152 pages, folio (37.5 x 24.5cm), 10-stave paper, eighteenth-century mottled calf, gilt spine in compartments, red-gilt title-label to spine, French provenance, first half of the eighteenth century, some splitting at joints repaired, sound 10 x 15 inches (25.5 x 38.3 cm).
The French composer, harpsichordist, and theorist Nicolas Bernier succeeded Marc-Antoine Charpentier as maître de musique of the Sainte-Chapelle, and later took a post as sous-maître de musique at the Chapelle Royale alongside André Campra and Charles-Hubert Gervais, succeeding Michel-Richard de Lalande. Highly influenced by Italian music, he balanced the French and Italian tastes in his cantatas, motets, and other choral works. Together with Jean-Baptiste Morin, he is seen as one of the creators of the French cantata genre, preceding composers such as Montéclair, Gervais, Jacquet de la Guerre, Boismortier and Mouret.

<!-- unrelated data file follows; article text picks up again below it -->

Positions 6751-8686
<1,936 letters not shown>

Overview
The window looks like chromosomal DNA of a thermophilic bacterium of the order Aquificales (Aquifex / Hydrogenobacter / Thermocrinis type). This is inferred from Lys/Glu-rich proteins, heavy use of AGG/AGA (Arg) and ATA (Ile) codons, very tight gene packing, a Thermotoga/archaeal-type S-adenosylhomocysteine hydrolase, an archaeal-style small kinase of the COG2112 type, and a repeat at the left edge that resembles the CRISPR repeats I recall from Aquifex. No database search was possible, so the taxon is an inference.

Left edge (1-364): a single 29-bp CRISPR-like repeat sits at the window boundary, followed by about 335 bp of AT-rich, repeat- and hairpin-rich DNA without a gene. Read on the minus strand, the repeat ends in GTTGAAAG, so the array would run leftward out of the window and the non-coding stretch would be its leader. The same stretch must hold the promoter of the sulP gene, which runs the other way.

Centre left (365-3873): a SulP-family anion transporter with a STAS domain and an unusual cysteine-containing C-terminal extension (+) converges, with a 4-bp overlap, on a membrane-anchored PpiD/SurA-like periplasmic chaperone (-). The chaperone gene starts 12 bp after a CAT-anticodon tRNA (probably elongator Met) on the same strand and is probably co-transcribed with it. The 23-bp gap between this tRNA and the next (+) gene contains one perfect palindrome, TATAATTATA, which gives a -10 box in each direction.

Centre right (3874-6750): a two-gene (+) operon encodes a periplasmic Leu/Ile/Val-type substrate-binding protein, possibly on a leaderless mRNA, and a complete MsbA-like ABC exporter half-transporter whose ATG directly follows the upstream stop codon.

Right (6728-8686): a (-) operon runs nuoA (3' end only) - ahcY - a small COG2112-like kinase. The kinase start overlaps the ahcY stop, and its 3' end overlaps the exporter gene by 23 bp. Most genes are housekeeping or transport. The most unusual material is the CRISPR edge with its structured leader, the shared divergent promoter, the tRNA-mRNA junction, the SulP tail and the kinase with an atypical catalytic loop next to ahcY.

"Bernier, with 39 works, was one of the most prolific of French cantata composers. As well as using all the procedures found in Morin's cantatas, he included in his airs some of the earliest examples in French music of the new ritornello structure. His cantatas, often light and witty, are particularly attractive and include some of the finest early examples of the form."
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